Once properly appointed, the 3(38) investment manager has full fiduciary responsibility for its investment decisions, subject to the terms of the plan documents and its investment policy statement. The plan sponsor and all other plan fiduciaries are relieved of all fiduciary responsibility for the investment decisions made by the investment manager. The plan sponsor does have a continuing responsibility to monitor whether the investment manager is actually performing the services, but need not second guess the investment managersinvestment decisions.

      This shifting of fiduciary responsibility is the key distinction — and core advantage — of using a 3(38) investment manager like Arcwood Financial. In the face of ever-increasing litigation and heightened regulatory scrutiny, many plan sponsors want this extra layer of protection, especially if they are not comfortable making the plan’s investment decisions themselves. Our service documents and E&O policies cleary define out acceptance of this role. Further, our transparent and documented investment monitoring and investment replacement procedures can give you the comfort of knowing our team is monitoring these functions diligently.


    As an owner or executive of a company you are likely looking at these types of investment vehicles for a myriad of reasons. You may be saving money for your own retirement, looking for a way to save taxes or as a benefit to help retain key employees. With decades of accumulated experience, we have worked with owners and executives of all types of companies. From small private companies, partnerships with complicated structures to large publicly traded corporations. We will work with you to develop a strategy customized for your business and re-evaluate it as your needs and/or regulations change.

    Things to consider:

    • Are you protected as much a possible from a fiduciary perspective?
    • Is your current advisor a retirement plan specialist or a wealth manager?
    • Does your strategy protect you from creditors?
    • How efficient is your tax strategy, for today and at retirement?
    • Have you looked at combining a multi-product solution to meet your tax savings and retirement goals?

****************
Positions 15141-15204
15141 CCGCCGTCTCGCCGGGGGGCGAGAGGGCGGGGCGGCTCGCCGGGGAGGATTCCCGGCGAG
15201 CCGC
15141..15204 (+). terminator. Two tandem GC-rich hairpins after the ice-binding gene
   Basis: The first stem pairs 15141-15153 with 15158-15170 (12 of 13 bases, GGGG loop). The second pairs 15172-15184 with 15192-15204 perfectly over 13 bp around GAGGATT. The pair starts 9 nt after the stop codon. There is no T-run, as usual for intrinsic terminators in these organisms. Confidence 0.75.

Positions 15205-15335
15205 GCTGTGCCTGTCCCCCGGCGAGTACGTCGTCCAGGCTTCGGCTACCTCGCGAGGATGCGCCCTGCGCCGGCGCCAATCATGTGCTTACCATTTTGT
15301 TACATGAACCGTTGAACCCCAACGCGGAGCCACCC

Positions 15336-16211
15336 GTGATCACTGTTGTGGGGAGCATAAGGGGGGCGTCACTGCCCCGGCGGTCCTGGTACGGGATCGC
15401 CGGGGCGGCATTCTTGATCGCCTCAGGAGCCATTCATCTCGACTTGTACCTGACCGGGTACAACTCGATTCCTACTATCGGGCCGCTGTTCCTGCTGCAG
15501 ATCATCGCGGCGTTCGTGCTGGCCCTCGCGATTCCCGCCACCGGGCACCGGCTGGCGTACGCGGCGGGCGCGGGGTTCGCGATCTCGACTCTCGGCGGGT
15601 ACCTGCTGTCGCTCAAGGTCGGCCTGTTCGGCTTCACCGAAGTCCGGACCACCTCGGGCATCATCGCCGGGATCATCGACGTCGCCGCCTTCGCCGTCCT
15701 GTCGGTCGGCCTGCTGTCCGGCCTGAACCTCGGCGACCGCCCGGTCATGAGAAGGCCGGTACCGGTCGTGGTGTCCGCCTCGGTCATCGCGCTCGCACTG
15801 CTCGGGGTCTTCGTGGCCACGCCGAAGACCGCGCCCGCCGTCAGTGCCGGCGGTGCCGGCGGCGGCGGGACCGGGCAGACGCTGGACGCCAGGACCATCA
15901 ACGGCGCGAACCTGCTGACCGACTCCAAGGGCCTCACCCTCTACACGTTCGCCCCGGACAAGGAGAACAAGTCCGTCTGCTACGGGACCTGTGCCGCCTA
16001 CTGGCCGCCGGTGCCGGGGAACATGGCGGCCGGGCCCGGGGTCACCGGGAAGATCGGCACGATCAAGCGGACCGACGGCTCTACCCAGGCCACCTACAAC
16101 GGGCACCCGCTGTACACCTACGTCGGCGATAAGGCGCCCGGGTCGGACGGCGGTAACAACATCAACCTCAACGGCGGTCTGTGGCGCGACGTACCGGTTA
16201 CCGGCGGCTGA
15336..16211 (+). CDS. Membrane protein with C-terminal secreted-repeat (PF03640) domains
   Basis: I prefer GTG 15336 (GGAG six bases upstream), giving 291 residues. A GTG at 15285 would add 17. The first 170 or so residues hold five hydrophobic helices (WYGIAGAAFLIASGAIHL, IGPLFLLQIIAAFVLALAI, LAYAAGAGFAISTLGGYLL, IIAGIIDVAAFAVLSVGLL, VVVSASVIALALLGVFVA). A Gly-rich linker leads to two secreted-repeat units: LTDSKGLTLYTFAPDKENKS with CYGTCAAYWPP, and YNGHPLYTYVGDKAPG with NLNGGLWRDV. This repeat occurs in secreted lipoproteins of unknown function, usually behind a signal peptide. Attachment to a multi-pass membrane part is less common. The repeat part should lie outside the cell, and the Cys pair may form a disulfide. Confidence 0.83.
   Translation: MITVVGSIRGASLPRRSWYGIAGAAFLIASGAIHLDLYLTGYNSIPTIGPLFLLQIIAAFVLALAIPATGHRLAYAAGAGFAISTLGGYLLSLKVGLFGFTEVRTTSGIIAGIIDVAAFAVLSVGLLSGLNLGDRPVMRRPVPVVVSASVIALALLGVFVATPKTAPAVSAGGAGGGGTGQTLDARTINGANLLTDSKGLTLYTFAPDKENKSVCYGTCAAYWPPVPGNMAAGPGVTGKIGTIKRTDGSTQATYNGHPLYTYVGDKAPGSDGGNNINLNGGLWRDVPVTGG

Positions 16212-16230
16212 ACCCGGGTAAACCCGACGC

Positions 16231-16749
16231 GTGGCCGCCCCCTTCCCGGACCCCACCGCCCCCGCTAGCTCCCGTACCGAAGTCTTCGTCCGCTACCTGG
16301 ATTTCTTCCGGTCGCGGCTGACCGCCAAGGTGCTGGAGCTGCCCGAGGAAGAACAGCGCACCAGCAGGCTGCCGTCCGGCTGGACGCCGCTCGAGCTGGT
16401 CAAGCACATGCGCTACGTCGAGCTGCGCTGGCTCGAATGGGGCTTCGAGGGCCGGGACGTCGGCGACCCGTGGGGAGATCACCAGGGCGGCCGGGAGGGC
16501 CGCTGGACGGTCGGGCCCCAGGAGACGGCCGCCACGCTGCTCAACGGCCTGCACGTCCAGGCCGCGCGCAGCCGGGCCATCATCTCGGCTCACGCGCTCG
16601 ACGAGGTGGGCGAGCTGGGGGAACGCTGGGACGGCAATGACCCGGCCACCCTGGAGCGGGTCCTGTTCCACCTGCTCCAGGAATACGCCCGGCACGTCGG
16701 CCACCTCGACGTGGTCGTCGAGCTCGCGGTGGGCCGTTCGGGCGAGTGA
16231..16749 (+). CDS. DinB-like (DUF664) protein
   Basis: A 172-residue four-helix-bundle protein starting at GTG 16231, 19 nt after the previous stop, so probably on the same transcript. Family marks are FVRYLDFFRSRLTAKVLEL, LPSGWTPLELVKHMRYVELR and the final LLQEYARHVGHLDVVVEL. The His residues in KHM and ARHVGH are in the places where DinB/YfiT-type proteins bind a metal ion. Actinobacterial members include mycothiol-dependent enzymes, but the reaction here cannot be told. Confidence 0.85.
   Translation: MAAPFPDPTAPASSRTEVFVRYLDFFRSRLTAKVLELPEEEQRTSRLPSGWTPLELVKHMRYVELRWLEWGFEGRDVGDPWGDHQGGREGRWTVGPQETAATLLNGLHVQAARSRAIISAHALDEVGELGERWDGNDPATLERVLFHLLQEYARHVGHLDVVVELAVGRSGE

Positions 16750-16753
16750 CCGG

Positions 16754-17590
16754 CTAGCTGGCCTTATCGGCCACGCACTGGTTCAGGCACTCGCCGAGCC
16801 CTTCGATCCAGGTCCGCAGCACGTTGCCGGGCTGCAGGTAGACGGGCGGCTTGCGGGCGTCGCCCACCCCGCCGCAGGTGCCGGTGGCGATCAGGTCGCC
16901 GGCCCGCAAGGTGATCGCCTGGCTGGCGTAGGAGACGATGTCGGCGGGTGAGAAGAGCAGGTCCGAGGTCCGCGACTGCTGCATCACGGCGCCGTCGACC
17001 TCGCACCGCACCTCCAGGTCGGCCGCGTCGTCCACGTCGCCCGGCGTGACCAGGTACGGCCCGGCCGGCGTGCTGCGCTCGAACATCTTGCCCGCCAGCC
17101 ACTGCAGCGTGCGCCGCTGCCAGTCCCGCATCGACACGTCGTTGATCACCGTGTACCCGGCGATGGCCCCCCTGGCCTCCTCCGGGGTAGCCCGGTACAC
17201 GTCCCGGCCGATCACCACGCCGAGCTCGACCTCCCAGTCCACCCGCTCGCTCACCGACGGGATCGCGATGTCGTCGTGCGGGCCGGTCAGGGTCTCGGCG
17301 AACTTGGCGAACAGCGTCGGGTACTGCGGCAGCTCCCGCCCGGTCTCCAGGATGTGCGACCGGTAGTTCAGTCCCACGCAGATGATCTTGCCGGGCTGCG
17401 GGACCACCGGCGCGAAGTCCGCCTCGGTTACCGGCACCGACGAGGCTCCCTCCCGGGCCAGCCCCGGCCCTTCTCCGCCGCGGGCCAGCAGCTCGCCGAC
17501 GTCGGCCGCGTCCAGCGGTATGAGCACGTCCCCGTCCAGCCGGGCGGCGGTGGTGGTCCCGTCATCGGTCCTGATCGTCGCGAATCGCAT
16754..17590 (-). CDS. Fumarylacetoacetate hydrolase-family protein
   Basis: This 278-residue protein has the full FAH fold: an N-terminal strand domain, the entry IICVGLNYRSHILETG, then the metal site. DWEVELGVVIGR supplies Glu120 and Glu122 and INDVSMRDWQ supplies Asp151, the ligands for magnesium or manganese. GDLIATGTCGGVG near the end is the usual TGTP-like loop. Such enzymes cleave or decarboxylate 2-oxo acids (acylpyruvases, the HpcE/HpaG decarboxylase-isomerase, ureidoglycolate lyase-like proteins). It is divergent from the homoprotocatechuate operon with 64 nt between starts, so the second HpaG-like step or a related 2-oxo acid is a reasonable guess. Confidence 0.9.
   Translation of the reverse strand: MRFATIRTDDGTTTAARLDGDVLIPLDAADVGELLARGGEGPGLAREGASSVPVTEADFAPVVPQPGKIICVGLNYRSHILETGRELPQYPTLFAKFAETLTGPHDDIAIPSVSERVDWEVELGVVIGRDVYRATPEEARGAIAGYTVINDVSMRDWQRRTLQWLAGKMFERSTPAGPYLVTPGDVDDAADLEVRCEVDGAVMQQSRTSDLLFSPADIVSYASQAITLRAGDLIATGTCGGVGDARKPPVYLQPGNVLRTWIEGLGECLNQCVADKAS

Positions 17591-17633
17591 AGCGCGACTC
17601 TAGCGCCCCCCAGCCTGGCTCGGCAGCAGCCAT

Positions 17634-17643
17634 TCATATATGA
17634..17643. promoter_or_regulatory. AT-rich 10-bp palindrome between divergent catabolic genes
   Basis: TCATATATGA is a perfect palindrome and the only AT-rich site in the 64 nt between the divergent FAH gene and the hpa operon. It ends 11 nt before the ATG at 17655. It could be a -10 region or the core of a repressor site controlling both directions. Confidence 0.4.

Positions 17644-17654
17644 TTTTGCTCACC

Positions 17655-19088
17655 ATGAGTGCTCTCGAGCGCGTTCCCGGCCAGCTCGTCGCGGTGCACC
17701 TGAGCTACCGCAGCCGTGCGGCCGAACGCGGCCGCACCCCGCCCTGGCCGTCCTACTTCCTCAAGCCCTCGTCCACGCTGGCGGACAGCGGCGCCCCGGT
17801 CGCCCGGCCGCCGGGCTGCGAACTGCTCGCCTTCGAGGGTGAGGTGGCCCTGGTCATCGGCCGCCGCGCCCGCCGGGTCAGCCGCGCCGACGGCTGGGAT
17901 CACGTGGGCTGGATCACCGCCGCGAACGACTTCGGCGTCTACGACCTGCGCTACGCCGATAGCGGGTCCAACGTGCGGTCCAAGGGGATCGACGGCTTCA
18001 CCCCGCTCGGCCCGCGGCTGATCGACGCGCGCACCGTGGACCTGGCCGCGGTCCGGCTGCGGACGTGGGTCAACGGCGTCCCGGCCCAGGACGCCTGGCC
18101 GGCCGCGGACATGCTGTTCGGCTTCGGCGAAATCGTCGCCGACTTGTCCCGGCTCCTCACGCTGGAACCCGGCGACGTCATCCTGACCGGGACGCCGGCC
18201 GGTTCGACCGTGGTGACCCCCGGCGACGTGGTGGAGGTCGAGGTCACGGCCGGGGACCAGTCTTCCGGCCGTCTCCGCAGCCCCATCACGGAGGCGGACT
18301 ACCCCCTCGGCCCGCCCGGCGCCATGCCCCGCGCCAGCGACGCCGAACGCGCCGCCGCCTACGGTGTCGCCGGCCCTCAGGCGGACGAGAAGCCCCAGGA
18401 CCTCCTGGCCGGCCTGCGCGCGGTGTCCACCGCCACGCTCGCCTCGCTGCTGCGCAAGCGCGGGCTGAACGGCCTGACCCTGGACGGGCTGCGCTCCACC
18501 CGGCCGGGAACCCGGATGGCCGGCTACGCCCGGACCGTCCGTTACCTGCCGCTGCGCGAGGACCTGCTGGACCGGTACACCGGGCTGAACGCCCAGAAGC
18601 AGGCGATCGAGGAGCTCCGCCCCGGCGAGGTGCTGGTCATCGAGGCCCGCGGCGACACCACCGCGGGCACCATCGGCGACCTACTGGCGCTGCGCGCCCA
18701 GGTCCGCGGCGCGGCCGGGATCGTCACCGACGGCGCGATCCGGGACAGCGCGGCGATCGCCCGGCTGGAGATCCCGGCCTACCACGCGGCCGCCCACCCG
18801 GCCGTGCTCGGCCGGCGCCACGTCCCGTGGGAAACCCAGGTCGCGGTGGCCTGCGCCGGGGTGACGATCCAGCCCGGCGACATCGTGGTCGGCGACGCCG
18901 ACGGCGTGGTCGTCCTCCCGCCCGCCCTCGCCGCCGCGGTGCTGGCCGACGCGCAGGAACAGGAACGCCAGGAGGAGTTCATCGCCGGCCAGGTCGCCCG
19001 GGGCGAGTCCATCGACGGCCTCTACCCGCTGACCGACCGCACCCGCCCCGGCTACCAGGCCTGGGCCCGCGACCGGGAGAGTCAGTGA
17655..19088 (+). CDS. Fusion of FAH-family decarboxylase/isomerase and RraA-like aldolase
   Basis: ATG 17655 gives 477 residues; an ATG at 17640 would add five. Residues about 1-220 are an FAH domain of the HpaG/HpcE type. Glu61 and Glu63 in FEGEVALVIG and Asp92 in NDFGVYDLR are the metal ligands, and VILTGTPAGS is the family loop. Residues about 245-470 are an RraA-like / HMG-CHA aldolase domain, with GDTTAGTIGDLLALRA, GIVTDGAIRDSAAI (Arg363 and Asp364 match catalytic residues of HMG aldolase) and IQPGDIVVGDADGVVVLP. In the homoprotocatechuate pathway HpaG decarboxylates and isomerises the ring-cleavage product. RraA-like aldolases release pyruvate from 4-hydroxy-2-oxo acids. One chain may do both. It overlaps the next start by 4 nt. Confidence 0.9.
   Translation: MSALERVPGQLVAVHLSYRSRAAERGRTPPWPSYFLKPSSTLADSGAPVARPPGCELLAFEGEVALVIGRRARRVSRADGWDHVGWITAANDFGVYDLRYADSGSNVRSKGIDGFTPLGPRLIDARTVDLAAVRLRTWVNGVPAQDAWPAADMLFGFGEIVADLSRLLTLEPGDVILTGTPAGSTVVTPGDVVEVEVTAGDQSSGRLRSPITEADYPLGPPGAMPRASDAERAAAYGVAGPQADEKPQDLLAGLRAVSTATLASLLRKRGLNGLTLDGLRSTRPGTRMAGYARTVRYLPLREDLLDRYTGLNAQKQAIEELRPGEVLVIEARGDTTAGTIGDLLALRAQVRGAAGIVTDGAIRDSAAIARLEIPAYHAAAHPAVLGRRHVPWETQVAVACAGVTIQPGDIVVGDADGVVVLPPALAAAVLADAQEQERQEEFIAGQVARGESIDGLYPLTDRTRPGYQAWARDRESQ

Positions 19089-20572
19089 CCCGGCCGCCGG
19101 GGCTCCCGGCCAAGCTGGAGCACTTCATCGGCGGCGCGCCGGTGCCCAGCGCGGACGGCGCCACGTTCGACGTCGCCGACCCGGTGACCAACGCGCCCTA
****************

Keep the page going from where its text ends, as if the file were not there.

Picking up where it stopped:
• Are you getting adequate service for the fees being charged?
    • Are you diversified enough?
    • Is your portfolio performance in line with your risk-adjusted return?


    Are you currently meeting your fiduciary requirements? According to ERISA, in 2013 about 75% of plans in the United States were out of compliance. The Department of Labor (DOL) has now hired 1,000 new investigators to enforce ERISA rules by serving as watchdogs and issuing government fines (or worse) to offending employers. With an estimated 88 individuals criminally indicted for offenses related to their own benefits plan. This information is according to the DOL who also reported the average fine has gone up to $600,000 per plan.

    As a plan sponsor you have a duty to act in the best interest of the participants of the plan and you need to be a prudent expert. Are the companies you hired to manage this process assuming responsibility as a co-fiduciary? Most Record-Keepers and Third-Party Administrators will not assume this job. Most financial advisors in the United States are not allowed to assume this job due to licensing or broker-dealer restrictions.

    We serve as co-fiduciaries to almost all of our plans. We will develop the process for you and together we will manage to that process.

    Things to consider:

    • Forming an Investment Committee
    • Running the Investment Committee meetings
    • Establishing an Investment Policy Statement
    • Establishing an Education Policy Statement
    • The ability to demonstrate Prudent Process
    • Fee and performance Reasonableness
    • Avoiding Plan Deficiencies and Prohibited Transactions
    • Continually benchmarking service providers with peer group data